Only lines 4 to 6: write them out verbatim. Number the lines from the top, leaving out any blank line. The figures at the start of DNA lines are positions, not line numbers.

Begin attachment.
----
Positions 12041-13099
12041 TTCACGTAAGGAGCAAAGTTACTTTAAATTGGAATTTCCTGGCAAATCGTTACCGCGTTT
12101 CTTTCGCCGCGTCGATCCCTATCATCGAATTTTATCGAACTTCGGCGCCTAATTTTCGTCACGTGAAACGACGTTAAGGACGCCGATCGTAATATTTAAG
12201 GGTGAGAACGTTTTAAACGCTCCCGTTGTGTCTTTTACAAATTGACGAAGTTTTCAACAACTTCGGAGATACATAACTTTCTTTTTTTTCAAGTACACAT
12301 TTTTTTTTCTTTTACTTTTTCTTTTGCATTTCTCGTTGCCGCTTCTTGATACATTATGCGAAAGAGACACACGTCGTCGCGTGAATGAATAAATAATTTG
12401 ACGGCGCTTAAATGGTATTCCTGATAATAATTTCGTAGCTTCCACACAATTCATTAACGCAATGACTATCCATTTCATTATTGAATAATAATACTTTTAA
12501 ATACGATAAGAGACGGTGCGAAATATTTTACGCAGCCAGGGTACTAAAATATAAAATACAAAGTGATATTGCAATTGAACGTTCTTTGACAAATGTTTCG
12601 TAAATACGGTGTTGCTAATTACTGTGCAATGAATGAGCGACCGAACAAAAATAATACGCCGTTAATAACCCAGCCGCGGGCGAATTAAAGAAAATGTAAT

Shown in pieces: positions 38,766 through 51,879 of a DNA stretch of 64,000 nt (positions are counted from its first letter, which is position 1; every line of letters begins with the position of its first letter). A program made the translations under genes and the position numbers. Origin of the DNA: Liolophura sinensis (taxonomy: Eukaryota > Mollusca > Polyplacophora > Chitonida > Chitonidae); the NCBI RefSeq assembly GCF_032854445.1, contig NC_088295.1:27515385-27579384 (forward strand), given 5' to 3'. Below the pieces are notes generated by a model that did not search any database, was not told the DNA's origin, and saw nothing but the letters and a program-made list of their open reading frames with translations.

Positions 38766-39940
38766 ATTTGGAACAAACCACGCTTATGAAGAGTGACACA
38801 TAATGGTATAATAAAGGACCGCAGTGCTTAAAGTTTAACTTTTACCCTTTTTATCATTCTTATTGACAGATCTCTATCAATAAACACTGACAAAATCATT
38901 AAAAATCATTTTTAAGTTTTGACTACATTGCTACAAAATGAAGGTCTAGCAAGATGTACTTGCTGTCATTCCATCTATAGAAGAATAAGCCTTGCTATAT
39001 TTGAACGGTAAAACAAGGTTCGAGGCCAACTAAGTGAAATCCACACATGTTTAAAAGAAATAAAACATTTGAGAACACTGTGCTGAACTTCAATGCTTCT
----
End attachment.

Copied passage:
12201 GGTGAGAACGTTTTAAACGCTCCCGTTGTGTCTTTTACAAATTGACGAAGTTTTCAACAACTTCGGAGATACATAACTTTCTTTTTTTTCAAGTACACAT
12301 TTTTTTTTCTTTTACTTTTTCTTTTGCATTTCTCGTTGCCGCTTCTTGATACATTATGCGAAAGAGACACACGTCGTCGCGTGAATGAATAAATAATTTG
12401 ACGGCGCTTAAATGGTATTCCTGATAATAATTTCGTAGCTTCCACACAATTCATTAACGCAATGACTATCCATTTCATTATTGAATAATAATACTTTTAA